The Fed recently announced a small interest rate hike, but rates remain astonishingly low in the US and in most other countries. In several countries the interest rate is negative - you have to pay the bank to hold your money - a bizarre situation which many economists previously dismissed as a theoretical impossibility.

How should individuals respond to this weird macroeconomic situation? My naive analysis is that demand for investment opportunities far outstrips supply, so we should be trying to find new ways to invest money. Perhaps we should all be doing part-time real estate investing? Are there other simple investment strategies that individuals are in a better position to pursue than big investment firms?

I don't think that anyone ever thought that paying the bank to hold your money was a theoretical impossibility -- paid checking accounts are not a new thing. What is supposed to be 'impossible' is for bank loans have a negative interest rate -- if the bank pays you to borrow money. Of course, even that was/is only 'impossible' with certain exceptions (specifically, deflation is bad for lenders; but they try to predict deflation, and try not to loan at a negative real rate).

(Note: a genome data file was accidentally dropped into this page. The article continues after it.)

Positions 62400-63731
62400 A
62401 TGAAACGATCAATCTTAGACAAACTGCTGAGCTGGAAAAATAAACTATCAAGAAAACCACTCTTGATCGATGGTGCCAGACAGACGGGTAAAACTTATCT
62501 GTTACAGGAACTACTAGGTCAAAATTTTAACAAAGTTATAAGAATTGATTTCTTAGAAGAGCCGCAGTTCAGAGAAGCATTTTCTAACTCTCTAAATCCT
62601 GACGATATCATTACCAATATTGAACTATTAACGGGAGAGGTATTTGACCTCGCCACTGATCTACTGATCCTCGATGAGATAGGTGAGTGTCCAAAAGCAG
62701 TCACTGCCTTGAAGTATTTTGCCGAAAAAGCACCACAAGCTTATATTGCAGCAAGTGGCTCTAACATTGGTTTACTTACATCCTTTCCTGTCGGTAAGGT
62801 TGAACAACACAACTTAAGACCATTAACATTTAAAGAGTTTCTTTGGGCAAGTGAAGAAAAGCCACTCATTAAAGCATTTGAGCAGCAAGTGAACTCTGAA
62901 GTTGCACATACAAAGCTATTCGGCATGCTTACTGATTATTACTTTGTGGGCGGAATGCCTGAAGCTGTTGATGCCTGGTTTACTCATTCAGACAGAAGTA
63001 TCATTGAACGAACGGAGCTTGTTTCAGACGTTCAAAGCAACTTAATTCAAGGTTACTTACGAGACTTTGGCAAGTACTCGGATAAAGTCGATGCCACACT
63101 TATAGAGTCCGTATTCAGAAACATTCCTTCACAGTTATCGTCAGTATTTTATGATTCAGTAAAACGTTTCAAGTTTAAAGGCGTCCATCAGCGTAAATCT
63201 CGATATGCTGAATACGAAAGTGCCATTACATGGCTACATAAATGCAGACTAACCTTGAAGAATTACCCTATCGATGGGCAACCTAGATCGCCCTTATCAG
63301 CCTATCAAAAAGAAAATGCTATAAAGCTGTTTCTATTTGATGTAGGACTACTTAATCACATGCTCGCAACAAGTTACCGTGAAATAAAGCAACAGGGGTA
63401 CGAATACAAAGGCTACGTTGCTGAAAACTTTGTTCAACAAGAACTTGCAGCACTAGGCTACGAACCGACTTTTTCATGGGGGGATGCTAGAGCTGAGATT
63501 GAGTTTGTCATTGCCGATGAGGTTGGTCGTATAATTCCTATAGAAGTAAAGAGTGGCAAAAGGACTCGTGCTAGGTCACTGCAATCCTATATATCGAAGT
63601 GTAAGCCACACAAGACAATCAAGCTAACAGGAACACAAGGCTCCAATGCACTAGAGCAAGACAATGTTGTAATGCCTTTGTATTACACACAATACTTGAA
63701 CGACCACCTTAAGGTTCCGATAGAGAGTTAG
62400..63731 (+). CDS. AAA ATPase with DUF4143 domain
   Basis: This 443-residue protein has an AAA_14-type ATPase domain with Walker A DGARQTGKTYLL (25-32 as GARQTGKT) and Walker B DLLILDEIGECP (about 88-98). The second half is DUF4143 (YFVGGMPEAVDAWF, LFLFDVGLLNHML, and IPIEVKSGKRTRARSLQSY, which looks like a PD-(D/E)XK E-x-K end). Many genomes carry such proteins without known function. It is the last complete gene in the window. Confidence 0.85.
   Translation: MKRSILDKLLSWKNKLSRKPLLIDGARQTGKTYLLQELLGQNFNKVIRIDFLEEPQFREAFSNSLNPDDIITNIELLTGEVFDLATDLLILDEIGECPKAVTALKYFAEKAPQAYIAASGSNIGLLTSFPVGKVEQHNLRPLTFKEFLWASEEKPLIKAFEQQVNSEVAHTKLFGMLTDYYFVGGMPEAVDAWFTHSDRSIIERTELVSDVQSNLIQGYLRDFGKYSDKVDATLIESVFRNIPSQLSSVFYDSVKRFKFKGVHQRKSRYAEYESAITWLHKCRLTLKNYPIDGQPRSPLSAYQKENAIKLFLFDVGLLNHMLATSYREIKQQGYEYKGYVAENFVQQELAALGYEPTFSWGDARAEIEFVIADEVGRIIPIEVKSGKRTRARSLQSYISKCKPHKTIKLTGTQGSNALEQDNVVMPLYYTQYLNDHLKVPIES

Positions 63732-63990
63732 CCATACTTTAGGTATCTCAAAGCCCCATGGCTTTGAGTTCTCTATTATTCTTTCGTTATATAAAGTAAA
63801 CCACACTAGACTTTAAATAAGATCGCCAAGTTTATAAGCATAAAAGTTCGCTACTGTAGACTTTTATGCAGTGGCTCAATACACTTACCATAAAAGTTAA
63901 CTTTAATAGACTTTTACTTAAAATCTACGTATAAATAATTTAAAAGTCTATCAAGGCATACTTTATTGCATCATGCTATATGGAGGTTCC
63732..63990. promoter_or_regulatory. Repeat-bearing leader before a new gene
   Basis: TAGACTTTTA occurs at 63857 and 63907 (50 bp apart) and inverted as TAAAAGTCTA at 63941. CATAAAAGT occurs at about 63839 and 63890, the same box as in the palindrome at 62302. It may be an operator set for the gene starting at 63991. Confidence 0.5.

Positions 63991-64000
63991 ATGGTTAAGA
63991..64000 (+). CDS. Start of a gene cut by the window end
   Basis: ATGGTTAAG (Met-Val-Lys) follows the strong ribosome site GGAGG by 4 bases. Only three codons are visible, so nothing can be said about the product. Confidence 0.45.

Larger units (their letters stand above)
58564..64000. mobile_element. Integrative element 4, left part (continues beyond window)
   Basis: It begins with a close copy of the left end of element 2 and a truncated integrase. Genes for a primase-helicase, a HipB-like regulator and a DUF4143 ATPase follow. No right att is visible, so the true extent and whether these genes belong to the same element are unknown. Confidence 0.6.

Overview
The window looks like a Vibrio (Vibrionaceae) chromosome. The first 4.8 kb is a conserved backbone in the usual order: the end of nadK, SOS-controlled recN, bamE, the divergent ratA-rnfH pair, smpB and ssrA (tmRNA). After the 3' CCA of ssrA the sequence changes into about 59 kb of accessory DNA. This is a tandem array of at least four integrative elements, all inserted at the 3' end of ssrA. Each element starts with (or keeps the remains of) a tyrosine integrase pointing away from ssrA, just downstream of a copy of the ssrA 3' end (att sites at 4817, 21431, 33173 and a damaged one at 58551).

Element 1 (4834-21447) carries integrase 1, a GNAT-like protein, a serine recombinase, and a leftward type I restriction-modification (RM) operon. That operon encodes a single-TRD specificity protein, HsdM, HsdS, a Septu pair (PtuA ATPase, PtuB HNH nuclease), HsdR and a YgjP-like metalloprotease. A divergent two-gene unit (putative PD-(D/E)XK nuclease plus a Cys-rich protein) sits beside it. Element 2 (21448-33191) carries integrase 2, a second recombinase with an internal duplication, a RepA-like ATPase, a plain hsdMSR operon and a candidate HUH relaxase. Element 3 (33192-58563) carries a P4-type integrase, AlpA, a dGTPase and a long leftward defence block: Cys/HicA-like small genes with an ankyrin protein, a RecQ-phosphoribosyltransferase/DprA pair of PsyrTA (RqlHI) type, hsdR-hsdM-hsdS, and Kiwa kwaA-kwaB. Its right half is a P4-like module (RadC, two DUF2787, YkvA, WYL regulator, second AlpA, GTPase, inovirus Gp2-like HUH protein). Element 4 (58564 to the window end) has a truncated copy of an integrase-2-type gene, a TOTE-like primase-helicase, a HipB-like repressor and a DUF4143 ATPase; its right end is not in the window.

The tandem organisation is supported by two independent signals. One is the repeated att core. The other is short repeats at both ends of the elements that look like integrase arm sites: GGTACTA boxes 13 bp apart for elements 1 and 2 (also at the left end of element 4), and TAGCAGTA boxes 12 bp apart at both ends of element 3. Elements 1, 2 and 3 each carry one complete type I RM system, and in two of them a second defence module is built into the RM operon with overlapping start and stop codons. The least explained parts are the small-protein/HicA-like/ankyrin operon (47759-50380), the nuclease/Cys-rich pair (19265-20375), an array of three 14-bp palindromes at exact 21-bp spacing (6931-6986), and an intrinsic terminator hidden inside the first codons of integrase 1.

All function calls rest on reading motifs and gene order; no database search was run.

4Lumifer5yDo not buy bonds and be wary of bubbles (a lot of underutilized money sloshing around tends to lead to asset inflation). I would probably say that the supply of investment funds far outstrips demand :-) but you would be concerned about "new ways to invest money" only if you had significant money to invest, which is not a common situation on LW. Yes, there is class of investment strategies which go by the name of "liquidity constrained". If there is a small... market inefficiency out of which you can extract, say, $100,000/year but no more, none of the big investment firms would bother -- it's not worth their time. But for an individual it often is.

Open thread, Dec. 21 - Dec. 27, 2015

by MrMind 1 min read21st Dec 2015233 comments


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